Hello again and many apologies for neglecting this diary over the past month and a half. The truth is, May was hectic because A High Mortality of Doves came out in paperback and this meant I spent a lot of time out and about celebrating.
On publication day itself I visited two libraries in Lancashire – Bolton and Bury – where I spoke to lovely audiences who were happy to celebrate with me! The next few weeks saw me signing copies of my books at two Waterstones stores nearby and then a visit to Didsbury Library and talks to local groups. After all this I attended CrimeFest in Bristol which was very enjoyable. I moderated a panel on historical crime and took part in another on ‘scaring your readers to death’ which was great fun (with sound effects provided by our wonderful moderator Elly Griffiths!).
After CrimeFest came a lovely (crime-free) break in Vienna with friends – it’s a wonderful city and I heartily recommend it to anyone who loves history, music, art . . . and cake!
Then last weekend I took part in Alibis in the Achives at Gladstones Library in Hawarden near Chester. I’ve heard a lot about this fantastic residential library but I’ve never visited before and it turned out to be a real treat. The library itself is beautiful and it was great fun speaking there and presenting a murder mystery which paid tribute to the ‘golden age’ of crime fiction.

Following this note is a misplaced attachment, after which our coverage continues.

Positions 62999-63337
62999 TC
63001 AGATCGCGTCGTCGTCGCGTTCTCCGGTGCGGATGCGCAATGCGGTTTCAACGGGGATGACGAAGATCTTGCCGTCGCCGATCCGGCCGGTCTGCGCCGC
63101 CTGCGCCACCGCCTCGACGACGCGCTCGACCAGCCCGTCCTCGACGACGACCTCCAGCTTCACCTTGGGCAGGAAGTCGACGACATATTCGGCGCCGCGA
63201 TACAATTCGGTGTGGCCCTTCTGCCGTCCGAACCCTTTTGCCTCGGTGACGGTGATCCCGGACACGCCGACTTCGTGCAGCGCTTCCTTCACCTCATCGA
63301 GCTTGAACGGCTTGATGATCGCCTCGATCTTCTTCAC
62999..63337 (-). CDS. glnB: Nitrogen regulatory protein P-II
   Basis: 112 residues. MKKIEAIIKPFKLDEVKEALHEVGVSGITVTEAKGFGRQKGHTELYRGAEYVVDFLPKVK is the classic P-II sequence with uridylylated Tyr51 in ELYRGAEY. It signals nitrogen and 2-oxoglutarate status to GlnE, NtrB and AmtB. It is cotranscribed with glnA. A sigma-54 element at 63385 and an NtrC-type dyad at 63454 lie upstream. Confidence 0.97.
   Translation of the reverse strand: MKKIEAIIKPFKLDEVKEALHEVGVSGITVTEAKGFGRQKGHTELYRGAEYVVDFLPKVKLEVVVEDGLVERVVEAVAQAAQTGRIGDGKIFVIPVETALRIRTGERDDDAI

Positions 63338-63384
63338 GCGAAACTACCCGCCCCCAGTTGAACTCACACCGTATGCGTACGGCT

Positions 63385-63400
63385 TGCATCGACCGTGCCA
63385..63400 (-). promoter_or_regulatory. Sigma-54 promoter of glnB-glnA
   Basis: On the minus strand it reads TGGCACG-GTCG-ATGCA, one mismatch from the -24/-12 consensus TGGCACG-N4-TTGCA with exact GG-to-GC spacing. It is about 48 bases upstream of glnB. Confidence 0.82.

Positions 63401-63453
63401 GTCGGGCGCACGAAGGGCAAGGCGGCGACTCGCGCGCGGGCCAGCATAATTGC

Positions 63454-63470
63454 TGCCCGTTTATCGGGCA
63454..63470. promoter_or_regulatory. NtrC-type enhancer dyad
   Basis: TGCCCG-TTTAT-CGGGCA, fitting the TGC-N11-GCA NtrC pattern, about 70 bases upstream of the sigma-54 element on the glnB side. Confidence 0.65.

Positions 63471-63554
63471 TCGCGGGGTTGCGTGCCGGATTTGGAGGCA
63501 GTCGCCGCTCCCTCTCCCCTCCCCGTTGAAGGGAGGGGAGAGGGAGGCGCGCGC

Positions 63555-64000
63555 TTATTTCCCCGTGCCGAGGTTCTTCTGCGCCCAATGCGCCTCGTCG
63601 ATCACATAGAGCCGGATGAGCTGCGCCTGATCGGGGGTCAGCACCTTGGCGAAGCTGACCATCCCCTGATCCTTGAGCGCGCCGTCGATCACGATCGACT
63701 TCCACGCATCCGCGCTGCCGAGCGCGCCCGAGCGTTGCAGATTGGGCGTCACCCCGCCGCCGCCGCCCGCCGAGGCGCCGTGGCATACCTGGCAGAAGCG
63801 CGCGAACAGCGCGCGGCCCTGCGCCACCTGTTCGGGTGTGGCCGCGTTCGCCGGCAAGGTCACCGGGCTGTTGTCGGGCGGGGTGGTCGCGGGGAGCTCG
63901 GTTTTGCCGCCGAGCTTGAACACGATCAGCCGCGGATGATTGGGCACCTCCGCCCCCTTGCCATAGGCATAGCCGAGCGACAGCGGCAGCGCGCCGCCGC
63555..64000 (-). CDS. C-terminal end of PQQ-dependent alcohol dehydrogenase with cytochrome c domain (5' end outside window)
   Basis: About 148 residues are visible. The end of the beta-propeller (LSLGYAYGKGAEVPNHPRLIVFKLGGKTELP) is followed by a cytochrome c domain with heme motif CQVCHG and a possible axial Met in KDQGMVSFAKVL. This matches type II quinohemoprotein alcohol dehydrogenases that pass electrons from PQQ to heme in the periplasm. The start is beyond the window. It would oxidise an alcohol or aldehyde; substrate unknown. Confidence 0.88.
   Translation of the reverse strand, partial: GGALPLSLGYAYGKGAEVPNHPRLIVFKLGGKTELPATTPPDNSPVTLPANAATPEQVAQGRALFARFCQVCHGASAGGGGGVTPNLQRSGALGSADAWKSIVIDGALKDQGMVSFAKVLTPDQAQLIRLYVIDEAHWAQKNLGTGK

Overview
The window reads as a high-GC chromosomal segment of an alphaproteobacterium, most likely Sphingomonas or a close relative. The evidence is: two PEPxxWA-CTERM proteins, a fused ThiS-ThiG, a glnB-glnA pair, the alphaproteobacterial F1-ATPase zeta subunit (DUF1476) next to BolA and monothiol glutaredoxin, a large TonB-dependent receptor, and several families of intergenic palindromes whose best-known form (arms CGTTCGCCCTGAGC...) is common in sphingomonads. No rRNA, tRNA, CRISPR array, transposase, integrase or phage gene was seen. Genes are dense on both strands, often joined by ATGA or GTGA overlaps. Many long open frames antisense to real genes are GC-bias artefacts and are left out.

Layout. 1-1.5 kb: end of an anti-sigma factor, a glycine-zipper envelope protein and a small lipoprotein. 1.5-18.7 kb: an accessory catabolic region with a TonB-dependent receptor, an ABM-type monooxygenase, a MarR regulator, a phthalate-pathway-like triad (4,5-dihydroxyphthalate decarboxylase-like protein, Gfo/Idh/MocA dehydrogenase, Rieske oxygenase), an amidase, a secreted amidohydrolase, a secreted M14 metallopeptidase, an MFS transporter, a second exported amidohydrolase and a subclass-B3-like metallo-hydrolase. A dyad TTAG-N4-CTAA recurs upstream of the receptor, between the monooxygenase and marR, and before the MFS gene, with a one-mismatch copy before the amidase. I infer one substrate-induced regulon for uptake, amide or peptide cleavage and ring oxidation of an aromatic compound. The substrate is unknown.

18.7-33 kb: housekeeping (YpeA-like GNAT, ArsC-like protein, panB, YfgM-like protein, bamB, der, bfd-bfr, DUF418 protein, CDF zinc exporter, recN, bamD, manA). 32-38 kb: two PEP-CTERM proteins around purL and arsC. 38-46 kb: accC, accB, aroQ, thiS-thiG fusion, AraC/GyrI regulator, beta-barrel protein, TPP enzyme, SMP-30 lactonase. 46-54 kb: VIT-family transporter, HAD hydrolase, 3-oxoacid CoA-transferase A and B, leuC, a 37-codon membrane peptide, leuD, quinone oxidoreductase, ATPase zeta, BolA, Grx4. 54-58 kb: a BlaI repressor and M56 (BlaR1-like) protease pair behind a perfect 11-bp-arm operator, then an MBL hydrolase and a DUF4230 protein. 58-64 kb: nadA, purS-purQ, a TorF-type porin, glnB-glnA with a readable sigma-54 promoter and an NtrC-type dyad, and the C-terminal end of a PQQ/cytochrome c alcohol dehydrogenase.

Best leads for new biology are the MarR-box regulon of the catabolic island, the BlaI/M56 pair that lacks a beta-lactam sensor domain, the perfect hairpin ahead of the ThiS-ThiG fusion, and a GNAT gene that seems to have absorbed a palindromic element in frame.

There’s just one problem with doing all these events and that is that it’s hard to get any writing done. However, I have managed to begin the follow up to A High Mortality of Doves (the first in a trilogy). At the moment what I’ve written is very much a first draft and not fit for anyone to see but at least I’ve made a start.
Next week I’m returning to my home city of Liverpool to take part in Liverpool Noir at Waterstones, Liverpool One with fellow compatriots Barry Forshaw, Lucca Veste, David Jackson and Robert Ryan. It should be a good night.
One good piece of news is that I’ve made the shortlist for the Dagger in the Library and the winner will be announced shortly. Fingers crossed!